March 1862

Warfare was revolutionized with the first naval battle between ironclads in history. George B. McClellan prepared to move his massive Federal army into Virginia. A major battle took place in Arkansas, and Federals held firm in New Mexico Territory. Federals threatened the Atlantic Coast at North Carolina, while Confederates began a counteroffensive in Virginia’s Shenandoah Valley.

Confederates Drive in New Mexico

Federal troops abandon Albuquerque in the face of Henry H. Sibley’s advancing Confederate Army of New Mexico.

The Way to Glory and Immortal Renown

Earl Van Dorn leads a unified Confederate army northward to confront Samuel R. Curtis’s outnumbered Federals in northwestern Arkansas.

Grant Removed from Command

Henry W. Halleck receives authorization to remove Ulysses S. Grant from command after Halleck alleged that Grant had neglected his duty.

Abandoning the Centreville-Manassas Line

Joseph E. Johnston issues orders to withdraw his Confederate army from its Manassas Junction-Centreville line southward to the Rappahannock River, almost halfway to the Confederate capital at Richmond.

Introducing Compensated Emancipation

Abraham Lincoln submits a message asking Congress to consider a plan of gradual, compensated slave emancipation.

The Battle of Pea Ridge

Earl Van Dorn’s Confederates attack Samuel R. Curtis’s Federals in northwestern Arkansas, as part of Van Dorn’s mission to reclaim Missouri.

The Battle of Pea Ridge: Day Two

Samuel R. Curtis regroups his Federal Army of the Southwest and prepares to counterattack Earl Van Dorn’s Confederates at Pea Ridge and Elkhorn Tavern.

The Battle of the Ironclads

A naval duel off Hampton Roads, Virginia, marks the first time in history that two ironclad warships do battle.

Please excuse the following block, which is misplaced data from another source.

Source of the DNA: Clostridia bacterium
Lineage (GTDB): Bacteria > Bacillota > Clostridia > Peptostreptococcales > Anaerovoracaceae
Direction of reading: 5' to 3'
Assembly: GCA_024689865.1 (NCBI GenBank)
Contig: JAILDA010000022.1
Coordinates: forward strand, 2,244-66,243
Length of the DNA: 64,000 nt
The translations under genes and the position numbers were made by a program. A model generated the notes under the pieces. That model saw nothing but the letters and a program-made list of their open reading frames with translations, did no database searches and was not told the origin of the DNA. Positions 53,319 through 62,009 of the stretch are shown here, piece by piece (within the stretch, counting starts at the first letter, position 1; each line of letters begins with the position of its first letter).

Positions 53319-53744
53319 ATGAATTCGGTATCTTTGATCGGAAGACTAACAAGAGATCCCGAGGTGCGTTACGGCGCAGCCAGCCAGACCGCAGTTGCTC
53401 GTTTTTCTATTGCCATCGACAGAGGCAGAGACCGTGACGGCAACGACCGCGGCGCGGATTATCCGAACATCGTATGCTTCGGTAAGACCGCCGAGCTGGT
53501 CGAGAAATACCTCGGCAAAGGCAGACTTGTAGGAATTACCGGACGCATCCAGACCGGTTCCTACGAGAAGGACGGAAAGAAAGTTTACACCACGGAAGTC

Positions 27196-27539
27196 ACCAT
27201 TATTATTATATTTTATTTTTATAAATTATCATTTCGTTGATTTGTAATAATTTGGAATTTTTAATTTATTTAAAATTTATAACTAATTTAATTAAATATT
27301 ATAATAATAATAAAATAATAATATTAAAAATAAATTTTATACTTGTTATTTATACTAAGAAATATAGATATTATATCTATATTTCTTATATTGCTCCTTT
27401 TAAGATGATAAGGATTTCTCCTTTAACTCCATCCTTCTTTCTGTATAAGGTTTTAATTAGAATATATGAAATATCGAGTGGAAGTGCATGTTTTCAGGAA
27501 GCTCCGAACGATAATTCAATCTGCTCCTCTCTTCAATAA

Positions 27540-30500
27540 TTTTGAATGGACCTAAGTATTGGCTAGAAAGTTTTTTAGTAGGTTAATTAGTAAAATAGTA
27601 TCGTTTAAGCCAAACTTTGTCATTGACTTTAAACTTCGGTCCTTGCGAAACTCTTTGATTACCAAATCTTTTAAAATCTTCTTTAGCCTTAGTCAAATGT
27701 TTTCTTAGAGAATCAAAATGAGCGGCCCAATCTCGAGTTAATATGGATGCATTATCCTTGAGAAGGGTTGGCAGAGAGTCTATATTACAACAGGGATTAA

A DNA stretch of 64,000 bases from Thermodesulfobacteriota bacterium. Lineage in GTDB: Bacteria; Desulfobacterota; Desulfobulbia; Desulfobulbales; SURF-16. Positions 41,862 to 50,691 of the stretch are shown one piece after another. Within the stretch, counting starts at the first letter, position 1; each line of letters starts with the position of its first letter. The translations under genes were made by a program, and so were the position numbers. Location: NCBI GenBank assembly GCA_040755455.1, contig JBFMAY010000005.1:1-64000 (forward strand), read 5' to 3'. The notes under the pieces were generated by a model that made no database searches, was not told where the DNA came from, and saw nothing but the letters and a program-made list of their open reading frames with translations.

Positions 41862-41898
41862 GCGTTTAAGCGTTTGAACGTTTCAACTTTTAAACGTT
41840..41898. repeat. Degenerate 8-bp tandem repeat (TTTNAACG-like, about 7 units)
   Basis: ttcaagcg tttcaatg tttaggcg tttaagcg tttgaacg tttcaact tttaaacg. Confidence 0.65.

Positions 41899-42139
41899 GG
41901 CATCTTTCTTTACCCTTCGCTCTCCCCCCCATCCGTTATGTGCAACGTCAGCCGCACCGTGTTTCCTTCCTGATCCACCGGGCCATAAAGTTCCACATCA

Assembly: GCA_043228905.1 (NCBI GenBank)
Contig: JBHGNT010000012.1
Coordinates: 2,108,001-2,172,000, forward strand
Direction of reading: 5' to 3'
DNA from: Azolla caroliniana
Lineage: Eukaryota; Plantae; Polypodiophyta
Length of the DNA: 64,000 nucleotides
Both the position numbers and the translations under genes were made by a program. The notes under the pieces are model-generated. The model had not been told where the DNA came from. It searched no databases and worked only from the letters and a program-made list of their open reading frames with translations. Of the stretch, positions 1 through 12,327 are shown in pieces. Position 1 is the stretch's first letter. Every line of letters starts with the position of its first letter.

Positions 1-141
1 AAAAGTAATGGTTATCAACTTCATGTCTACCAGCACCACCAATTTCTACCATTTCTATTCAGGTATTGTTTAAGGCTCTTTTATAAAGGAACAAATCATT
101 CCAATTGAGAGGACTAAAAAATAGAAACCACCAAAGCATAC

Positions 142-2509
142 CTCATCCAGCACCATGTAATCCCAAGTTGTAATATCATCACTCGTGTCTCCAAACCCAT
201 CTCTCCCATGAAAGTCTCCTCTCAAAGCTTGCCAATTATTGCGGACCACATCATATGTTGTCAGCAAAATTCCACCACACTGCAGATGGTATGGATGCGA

Their Retreat is Our Defeat

George B. McClellan’s Federals finally enter northern Virginia, but the Confederate retreat from that area jeopardizes McClellan’s overall strategy.

McClellan Removed as General-in-Chief

Abraham Lincoln issues an executive order removing George B. McClellan as general-in-chief of all U.S. armies and creating new military departments that would report directly to the secretary of war.

From David Ash, 37th Illinois

Letter from David Ash, Company B, 37th Illinois Volunteer Infantry, three days after the Battle of Pea Ridge.

The Fall of New Madrid

Confederate defenders abandon a position on the Mississippi River under artillery bombardment from John Pope’s Army of the Mississippi.

The Fall of New Bern

Federals occupying points on the North Carolina coast advance to the mainland in hopes of capturing one of the state’s largest cities.

A Glorious Sight in Southwestern Tennessee

Federal forces advance southward up the Tennessee River as Henry W. Halleck directs two armies to converge to invade the Deep South.

The Peninsula Campaign Finally Begins

George B. McClellan finally mobilizes the Army of the Potomac to begin its grand offensive to destroy the Confederacy.

The Power is in Your Hands

Ulysses S. Grant is reinstated as Federal commander in western Tennessee after charges that he had been derelict in duty prove unfounded.

Entertainment to the Utmost of Our Aspirations

“Stonewall” Jackson begins a campaign intended to keep Federals busy so they could not move east and join the Federal drive on Richmond.

Birth of the C.S.S. Florida

The steamship Oreto leaves England, destined to become the menacing commerce raider C.S.S. Florida.

The Battle of Kernstown

“Stonewall” Jackson’s 3,500-man Confederate army attacks 9,000 Federals south of Winchester in Virginia’s Shenandoah Valley. This marks an inauspicious start to what will become a legendary campaign.

Prelude to Battle in Tennessee

Federals advance deep into western Tennessee this month as Confederates gather in northern Mississippi to counterattack.

The Battle of Apache Canyon

Detachments of the Federal and Confederate armies in the New Mexico Territory clash east of Santa Fe.

The Battle of Glorieta

The resumption of fighting around Apache Canyon marks a turning point in the New Mexico theater of war.

Cease This Child’s Play

Jefferson Davis submits a special message to the Confederate Congress urging members to approve military conscription.

The Peninsula Campaign: Confederate Response

As the Federal Army of the Potomac heads for the Virginia Peninsula, Confederates scramble to determine their landing point.

Last Updated: 3/31/2022

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